With that in mind, founders from breweries big and small were asked what they are doing to stay competitive in the current business environment. Not surprisingly, strategies differ slightly for each, but the common thread among them is the belief that quality is job one.


Erin Rahr, co-founder and president of Rahr & Sons Brewing Co., Fort Worth (large brewery).

  • "Focusing on quality is going to be key for breweries to survive. There is a lot of beer out there now and people are becoming more educated every day on what tastes good and bad in the market."

    "At Rahr & Sons, we focus on the quality of our products and don't look to much into what others are doing. We have chosen to be very innovative with our lab, and have invested in three employees that work on quality control daily. This has also helped us keep consistency while expanding to other states."

Brad Mall, co-founder of Oak Highlands Brewery, Dallas (mid-size brewery).

  • "Obviously, quality is the number one aspect in staying competitive. Consistency is also key. I see those as one in the same - consistency is part of quality."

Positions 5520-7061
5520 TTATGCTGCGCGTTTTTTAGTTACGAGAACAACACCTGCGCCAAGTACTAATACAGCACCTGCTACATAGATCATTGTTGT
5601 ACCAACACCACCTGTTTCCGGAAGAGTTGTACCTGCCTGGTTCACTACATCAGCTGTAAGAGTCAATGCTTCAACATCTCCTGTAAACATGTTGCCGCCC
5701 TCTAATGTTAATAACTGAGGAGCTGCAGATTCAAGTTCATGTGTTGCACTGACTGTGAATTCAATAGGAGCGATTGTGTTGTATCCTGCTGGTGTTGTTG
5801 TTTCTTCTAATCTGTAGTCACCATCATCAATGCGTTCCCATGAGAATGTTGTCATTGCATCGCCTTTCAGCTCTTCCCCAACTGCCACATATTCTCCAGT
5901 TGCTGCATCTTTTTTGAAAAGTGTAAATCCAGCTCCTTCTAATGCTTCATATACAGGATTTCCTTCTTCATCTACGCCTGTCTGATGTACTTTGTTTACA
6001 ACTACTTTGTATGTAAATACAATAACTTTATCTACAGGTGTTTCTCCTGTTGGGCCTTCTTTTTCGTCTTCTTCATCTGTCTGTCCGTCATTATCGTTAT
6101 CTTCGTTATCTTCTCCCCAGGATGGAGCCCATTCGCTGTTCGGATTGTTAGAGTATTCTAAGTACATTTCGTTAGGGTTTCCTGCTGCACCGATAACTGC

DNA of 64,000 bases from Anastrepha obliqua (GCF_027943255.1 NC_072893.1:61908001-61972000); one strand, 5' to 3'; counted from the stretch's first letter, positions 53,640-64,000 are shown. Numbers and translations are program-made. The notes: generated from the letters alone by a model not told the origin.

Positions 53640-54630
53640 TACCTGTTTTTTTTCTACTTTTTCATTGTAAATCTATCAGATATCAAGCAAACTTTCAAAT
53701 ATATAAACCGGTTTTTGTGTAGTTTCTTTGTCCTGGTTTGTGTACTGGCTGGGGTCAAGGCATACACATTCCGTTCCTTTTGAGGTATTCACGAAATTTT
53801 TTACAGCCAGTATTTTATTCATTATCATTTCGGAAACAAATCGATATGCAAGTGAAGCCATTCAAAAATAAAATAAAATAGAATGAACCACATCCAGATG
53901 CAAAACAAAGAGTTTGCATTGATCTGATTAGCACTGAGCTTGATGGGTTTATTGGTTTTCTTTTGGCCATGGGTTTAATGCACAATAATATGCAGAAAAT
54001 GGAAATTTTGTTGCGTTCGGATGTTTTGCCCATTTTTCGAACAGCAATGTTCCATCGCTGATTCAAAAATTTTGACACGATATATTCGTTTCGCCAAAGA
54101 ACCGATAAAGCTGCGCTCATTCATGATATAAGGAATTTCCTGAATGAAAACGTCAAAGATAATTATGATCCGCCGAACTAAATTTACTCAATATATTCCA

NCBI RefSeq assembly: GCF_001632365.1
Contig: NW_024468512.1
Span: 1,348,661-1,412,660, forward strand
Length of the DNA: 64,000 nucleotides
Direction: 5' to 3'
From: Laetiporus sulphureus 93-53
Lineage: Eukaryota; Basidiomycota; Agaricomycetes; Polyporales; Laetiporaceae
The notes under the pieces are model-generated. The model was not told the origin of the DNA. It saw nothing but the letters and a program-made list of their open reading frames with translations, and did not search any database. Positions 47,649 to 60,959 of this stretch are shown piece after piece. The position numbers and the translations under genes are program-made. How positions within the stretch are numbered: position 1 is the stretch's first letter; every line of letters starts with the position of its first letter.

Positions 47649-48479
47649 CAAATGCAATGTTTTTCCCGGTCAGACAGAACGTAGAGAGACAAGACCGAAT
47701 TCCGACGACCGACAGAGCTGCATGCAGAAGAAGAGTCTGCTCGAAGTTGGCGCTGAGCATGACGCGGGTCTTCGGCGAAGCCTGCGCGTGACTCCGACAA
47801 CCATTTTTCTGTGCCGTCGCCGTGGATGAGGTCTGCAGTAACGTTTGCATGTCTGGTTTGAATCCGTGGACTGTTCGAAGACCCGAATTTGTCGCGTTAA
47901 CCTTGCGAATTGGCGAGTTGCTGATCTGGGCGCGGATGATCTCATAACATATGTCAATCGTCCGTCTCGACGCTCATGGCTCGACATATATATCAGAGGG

"As a small, self-distributed brewery, we try to distinguish ourselves with exceptional customer service. It's important our accounts know they can get an immediate response from the brewery and they have the ability to speak directly with the decision makers. Because we self-distribute, we are able to be nimble and do things other distributed breweries may not be able to do. This enhances our relationship with accounts and helps us stand out."

Yianni Arestis, co-founder and CEO of Armadillo Ale Works, Denton (mid-size brewery).